To conclude this incredible conversation, what is the path forward for New Discourses?
Right now, I’m still in this emergency, let’s explain what’s going on in these very big trends of theory, kind of mode. We’ve got Critical Race Theory, I feel like I’ve nailed down. Critical Education Theory, I’m maybe a third of the way through what I need to do. Queer Theory, I don’t know how much I need to do. It’s weird enough on its own, but people need to know some to get a little grounding on it. So, I’m going to continue as-is for the moment, but the goal really is, I said from the beginning, I want it to be DARPA for the culture war. I want it to be where you go out— let’s say, if you’re not a super expert in these issues, but you’re concerned, and you’re informed, and you want to do something—I want it to be the thing people can point at and say, “That’s there, so I know what I’m talking about.” And you can go engage with that, and then you’ll know what you’re talking about.
So, it’s still building out in that regard, as far as where it goes. I’ve tossed around ideas. Do I partner with somebody? I’m not closed to that, entirely. I’ve tossed around ideas like, do I try to start building out like a Turning Point USA-style chapter model? And it’s obviously got its uses, like study groups in every city or college or whatever else—but at the same time, I don’t really want to have to manage that. I don’t need a kegger taking place at a New Discourses chapter at LSU, and somebody gets killed, and it’s my fault somehow. I know there are ways to deal with that, but scaling, in that regard, I don’t know if it’s something I want to do. I may or may not. I see that value.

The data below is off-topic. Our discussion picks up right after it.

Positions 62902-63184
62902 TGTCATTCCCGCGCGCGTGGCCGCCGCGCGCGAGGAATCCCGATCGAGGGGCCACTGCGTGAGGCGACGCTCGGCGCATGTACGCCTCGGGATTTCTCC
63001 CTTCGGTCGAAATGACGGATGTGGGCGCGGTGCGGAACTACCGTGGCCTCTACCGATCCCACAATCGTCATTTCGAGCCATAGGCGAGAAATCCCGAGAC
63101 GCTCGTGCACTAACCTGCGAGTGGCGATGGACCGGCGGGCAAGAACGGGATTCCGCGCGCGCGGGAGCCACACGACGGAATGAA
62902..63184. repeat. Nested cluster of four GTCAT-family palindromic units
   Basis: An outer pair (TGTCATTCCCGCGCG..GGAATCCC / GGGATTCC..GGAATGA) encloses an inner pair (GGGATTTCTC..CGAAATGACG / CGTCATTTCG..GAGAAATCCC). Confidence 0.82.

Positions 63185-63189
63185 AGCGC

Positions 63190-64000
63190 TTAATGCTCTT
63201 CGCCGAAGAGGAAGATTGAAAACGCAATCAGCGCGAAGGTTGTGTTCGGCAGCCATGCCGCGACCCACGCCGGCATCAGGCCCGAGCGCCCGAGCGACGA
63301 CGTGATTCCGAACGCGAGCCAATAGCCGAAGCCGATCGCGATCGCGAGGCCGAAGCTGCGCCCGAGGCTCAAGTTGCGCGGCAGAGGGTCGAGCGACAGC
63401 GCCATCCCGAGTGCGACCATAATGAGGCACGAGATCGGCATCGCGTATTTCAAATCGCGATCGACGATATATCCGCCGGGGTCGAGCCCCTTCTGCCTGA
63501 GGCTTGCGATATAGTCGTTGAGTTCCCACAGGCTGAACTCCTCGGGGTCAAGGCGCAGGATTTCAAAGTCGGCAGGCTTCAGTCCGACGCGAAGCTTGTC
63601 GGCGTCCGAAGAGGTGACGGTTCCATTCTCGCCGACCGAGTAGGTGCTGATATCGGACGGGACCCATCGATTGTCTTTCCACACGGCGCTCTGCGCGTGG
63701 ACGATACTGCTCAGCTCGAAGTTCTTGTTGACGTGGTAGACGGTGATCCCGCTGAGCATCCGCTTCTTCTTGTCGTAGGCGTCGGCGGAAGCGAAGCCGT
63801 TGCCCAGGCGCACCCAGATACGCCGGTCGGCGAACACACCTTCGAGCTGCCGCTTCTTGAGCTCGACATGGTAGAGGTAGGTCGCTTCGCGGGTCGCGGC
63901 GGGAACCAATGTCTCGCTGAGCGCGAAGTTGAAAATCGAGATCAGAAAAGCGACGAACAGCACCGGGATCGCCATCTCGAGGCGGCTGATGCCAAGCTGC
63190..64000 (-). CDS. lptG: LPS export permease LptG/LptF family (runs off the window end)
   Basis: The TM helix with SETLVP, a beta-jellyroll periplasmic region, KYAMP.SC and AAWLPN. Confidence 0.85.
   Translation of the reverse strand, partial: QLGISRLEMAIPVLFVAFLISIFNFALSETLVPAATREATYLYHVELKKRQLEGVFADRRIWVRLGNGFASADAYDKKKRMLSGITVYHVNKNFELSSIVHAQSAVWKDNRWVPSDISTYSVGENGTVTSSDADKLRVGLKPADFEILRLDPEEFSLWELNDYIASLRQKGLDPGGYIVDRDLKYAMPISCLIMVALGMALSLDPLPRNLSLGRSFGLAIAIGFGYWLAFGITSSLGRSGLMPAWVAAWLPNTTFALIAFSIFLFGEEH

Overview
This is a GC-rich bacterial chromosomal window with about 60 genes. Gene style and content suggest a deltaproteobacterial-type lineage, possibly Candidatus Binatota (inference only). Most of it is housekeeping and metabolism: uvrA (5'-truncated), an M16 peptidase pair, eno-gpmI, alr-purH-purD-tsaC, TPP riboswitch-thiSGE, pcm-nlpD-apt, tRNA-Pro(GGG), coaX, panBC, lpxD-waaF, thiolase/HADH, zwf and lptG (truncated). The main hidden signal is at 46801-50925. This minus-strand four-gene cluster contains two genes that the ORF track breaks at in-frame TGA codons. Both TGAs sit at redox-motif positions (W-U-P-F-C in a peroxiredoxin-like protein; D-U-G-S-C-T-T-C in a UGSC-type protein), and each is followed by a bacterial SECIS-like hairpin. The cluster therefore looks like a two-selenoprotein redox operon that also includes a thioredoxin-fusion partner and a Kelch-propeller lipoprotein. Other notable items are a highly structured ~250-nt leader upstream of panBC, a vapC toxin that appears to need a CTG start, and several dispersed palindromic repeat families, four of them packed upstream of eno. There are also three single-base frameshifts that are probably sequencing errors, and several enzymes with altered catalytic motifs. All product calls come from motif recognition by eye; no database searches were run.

Right now, I’m trying to shift into doing a lot more proactive workshops to get people together, to where some of it’s me teaching, and some of it’s people spending time networking and building out battle plans or whatever, and then they can choose to use those networks however they want. So, I’m about to do my third such workshop this year, before too long, in DC. I had two last year. I’ve got at least another one after this planned for this year, probably late in September in Idaho. So, I’m trying to get around and do that sort of thing, and my goal is to get people equipped with the information to have the vocabulary necessary to take this on.
Now, should that vocabulary become sufficiently clear for most people, then I’ll probably end up shifting into a consulting and advisory role. I don’t actually want to build a TPUSA chapter thing, but I can see where there might be enough value for me to bite that bullet and do it, I just kind of don’t want to do that.